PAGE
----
The big news is still creating ripples – General Data Protection Regulation (GDPR) will come into effect on 25 May 2018 and will require all EU companies to comply with stricter rules concerning the data protection and privacy of data subjects (citizens) within the European Union. The decision for new regulation comes in the wake of increasing security breaches. The Data Protection Commissioner reported a whopping 2795 valid data security breaches last year, an increase of 26% from 2016.
Many GDPR experts predict tough times ahead for non-compliant businesses and suggest allocating a substantial level of resources to meet GDPR requirements. Hiring a Data Protection Officer is the most essential step in this direction.
A recent research has revealed the growing concern that European businesses are not yet ready for the GDPR. What’s shocking is that even though almost 97% of EU companies admit that the implementation of the GDPR will considerably affect their business, only 5% say that they are completely prepared for the latest data regulation. Another 33% have stated that they are half way there.
In this context, Data Protection Officers (DPOs) have become the most needed professionals in the business world. According to a recent research, about 25% of all DPO vacancies have been posted in 2018, just months before the regulation is to come into effect. This shows how unprepared EU businesses are and how they have left compliance to the last minute.
Why GDPR Data Officer
Under the GDPR, you must appoint a DPO if you meet any of the following criteria:
- You are a public authority (except for courts acting in their judicial capacity);
- Your core activities call for large scale, regular and systematic monitoring of users (for instance, online behavior tracking);
- Your core activities comprise large scale processing of special categories of data or data related to criminal convictions and offences.
The Hunt for GDPR Data Officers
A recent report by Joblift shows that in the last 12 months, 3,911 Data Protection vacancies were advertised and these positions saw an average monthly increase of 11%. Of the total vacancies, London made up 50% of all the Data Protection vacancies advertised in the last 12 months.
Joblift’s study further found that barristers were the most popular professionals amongst DPOs and as many as 356 vacancies specifically sought candidates with a Law degree. Coming in a close second with 528 vacancies were Legal Affairs Policy Assistants.
Did you know that companies that handle data of EU citizens are subjected to GDPR even if they are not located in the EU? Surprising, eh? A related study predicts that 28,000 DPOs will be needed for regulated organizations to achieve the much acclaimed GDPR compliance. It’s no wonder then that DPOs are the most sought after professionals in the EU today.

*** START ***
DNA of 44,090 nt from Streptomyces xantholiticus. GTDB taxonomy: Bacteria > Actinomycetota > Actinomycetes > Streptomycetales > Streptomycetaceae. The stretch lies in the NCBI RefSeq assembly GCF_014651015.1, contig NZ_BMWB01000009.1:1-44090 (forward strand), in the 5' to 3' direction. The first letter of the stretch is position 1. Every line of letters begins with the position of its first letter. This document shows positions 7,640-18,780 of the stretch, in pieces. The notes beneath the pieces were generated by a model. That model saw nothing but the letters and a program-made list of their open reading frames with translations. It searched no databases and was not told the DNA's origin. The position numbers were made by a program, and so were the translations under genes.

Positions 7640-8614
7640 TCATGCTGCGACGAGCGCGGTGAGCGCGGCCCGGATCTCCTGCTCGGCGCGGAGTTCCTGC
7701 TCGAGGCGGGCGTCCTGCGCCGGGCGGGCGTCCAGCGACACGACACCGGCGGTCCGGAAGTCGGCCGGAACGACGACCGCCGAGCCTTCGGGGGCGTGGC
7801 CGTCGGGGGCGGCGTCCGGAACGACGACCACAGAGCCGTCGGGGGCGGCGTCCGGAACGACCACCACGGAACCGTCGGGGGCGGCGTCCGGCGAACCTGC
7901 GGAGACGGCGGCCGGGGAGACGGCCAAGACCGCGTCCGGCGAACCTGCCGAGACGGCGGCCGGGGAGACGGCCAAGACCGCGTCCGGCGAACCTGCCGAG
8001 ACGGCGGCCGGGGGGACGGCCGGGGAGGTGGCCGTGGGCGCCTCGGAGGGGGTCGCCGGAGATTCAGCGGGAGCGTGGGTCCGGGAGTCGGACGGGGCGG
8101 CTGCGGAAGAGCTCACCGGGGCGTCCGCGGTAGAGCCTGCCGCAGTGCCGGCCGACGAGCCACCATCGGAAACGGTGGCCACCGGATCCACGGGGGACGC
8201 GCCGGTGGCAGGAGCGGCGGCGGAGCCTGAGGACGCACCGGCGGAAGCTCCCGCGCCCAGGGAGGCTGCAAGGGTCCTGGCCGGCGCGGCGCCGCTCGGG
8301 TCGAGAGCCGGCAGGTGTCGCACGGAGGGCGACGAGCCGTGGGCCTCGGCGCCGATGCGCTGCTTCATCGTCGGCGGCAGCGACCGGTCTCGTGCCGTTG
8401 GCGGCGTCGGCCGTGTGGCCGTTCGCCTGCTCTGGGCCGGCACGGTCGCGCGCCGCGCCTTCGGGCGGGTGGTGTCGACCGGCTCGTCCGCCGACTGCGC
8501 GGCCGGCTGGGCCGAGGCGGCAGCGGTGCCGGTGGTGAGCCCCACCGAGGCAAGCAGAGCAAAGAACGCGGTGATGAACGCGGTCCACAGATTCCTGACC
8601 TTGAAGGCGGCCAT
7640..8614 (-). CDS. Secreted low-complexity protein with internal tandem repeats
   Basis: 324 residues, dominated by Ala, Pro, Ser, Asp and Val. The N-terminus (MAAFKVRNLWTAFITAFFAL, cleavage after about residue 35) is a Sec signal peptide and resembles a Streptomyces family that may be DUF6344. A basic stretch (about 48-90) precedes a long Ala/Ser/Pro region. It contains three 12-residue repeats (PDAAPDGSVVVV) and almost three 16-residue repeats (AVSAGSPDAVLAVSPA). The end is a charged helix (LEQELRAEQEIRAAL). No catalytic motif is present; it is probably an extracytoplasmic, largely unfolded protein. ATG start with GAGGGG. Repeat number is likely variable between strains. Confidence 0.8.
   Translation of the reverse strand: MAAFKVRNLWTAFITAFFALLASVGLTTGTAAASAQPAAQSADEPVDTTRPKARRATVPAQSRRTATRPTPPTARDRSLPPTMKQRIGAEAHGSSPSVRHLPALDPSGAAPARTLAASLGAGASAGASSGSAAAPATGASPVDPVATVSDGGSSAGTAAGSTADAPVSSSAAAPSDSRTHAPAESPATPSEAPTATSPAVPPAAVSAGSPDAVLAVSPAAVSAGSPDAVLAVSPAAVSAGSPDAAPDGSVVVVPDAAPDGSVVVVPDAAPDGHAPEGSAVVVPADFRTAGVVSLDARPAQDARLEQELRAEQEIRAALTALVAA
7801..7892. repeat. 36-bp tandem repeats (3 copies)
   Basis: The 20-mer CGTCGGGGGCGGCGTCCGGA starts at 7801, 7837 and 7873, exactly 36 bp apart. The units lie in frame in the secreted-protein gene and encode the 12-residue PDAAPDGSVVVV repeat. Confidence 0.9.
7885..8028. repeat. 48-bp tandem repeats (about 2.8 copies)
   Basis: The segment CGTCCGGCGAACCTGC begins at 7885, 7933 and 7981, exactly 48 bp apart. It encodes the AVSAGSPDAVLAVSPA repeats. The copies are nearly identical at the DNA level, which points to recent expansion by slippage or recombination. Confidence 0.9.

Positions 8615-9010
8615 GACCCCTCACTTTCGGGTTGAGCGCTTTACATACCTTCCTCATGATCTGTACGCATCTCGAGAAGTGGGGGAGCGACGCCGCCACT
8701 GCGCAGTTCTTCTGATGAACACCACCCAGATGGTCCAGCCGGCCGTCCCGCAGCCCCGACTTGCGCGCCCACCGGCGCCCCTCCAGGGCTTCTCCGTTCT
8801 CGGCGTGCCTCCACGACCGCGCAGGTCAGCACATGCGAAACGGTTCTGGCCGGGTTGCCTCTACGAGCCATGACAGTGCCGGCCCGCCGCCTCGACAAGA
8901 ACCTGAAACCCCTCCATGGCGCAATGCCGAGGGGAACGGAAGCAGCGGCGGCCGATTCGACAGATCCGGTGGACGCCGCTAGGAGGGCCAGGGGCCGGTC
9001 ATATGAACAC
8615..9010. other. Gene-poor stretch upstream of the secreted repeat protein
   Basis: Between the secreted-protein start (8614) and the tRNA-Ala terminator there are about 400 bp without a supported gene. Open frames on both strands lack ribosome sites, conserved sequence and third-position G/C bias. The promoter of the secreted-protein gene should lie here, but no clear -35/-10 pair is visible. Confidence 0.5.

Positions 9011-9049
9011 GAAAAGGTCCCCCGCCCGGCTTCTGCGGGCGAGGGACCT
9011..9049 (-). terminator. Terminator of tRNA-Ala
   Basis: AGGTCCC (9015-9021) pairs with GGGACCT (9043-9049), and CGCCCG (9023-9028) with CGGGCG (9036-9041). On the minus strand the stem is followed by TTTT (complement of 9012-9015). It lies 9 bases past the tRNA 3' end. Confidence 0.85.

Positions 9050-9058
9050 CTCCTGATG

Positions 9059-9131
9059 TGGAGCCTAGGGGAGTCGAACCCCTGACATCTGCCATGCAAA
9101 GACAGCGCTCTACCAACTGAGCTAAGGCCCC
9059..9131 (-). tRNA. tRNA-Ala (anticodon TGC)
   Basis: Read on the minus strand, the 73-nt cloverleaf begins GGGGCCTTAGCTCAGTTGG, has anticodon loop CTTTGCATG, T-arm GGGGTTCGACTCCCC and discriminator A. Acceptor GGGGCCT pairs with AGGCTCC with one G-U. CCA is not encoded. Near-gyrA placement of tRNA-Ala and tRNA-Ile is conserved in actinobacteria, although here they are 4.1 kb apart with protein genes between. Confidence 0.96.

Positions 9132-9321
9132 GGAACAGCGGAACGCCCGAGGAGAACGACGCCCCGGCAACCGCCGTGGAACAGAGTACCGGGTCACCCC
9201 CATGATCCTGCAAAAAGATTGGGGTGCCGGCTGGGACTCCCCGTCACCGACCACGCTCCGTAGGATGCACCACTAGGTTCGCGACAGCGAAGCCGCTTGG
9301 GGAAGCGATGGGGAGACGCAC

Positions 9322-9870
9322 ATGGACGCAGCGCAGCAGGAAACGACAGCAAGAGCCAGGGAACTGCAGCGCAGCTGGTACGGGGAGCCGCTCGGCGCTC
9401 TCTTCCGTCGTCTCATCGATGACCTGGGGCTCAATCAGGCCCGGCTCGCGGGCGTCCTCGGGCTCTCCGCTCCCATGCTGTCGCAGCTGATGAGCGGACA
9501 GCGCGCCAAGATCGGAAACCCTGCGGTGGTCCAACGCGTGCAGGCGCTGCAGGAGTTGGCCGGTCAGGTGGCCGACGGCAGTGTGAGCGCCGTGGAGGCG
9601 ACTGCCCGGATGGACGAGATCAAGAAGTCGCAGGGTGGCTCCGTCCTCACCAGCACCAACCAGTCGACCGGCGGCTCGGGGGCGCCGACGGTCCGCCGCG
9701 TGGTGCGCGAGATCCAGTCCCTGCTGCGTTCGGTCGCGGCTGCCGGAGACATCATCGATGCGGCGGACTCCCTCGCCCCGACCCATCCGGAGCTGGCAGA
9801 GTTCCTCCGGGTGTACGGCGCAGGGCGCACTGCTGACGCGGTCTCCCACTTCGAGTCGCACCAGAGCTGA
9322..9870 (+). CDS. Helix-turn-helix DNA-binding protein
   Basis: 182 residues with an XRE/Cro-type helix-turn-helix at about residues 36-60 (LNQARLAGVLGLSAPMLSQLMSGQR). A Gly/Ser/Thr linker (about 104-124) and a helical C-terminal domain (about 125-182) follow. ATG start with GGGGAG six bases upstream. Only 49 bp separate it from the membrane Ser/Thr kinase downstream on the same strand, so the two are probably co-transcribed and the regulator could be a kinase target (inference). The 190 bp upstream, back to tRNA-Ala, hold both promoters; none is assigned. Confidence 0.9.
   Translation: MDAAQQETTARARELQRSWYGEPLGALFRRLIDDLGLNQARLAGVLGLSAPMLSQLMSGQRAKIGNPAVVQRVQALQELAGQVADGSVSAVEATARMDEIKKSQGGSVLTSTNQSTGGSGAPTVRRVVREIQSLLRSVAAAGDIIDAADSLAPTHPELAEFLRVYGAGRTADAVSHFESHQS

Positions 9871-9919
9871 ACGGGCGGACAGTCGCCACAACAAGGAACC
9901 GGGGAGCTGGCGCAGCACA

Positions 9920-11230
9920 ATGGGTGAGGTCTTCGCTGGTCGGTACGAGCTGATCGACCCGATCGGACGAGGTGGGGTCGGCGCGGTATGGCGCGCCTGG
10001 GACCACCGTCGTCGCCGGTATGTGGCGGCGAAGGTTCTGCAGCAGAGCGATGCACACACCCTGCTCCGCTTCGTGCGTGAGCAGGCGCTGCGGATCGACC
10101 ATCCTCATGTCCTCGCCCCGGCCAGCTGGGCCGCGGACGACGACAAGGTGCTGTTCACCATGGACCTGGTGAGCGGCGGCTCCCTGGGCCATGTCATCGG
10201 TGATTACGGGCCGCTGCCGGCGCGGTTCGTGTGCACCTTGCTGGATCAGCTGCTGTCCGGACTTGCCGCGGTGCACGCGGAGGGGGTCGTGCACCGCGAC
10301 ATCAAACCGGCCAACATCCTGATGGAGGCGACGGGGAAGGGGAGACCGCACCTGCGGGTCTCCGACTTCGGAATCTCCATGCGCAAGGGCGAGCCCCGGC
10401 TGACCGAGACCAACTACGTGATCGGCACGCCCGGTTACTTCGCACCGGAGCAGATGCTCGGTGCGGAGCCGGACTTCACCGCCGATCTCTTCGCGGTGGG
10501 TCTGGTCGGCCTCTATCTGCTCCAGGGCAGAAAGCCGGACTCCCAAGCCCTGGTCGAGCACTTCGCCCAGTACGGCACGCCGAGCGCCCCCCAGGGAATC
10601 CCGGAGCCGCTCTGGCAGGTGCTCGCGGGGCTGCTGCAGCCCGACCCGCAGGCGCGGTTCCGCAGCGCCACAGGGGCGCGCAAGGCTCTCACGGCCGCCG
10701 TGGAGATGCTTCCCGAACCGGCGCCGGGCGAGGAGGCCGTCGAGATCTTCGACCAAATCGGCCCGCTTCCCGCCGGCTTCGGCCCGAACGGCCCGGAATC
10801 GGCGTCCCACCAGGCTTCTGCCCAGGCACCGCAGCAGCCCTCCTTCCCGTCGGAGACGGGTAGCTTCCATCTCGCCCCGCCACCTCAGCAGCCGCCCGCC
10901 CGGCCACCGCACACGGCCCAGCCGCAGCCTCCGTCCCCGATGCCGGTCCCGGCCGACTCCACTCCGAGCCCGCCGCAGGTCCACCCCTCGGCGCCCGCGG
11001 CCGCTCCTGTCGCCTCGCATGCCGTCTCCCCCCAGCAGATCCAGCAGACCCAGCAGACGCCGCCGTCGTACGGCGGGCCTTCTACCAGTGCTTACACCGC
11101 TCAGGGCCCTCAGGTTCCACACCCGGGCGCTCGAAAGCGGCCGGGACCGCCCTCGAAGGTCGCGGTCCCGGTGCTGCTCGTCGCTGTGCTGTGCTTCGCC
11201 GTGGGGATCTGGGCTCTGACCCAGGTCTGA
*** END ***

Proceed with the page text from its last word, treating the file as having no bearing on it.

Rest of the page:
The role of a data protection officer (DPO) under the GDPR
By definition, a data protection officer (DPO) is an enterprise security leadership role required by the General Data Protection Regulation (GDPR). The regulation requires the DPOs to be responsible for overseeing data protection strategy and implementation so as to ensure compliance with GDPR requirements.
Here’s a quick look at the responsibilities of DPOs:
- Educating the company and staff on crucial compliance requirements
- Training the staff involved in data processing
- Conducting timely audits to ensure compliance and address potential issues proactively
- Being the point of contact between the company and GDPR Supervisory Authorities
- Regularly monitoring the performance and providing feedback on data protection efforts
- Maintaining comprehensive records of all the data processing activities (including the purpose of all processing activities, which must be made public on request)
Beware of fines for non-compliance:
According to GDPR consultants, non-compliance with the regulation can mean stringent action and fines too. Failure to comply with the DPO requirements as mentioned in the GDPR may result in administrative fines of up to €10 million or up to 2% of worldwide annual turnover – whichever is greater.
While it is easy to fall prey to the widespread anxiety related to the new regulation, businesses should first assess whether they are even obliged to appoint a DPO under GDPR. They should also consider the requirement that DPOs should act independently and without any conflict with the business when performing their duties. The GDPR has given the businesses the liberty to choose whether they want appoint an internal or external DPO.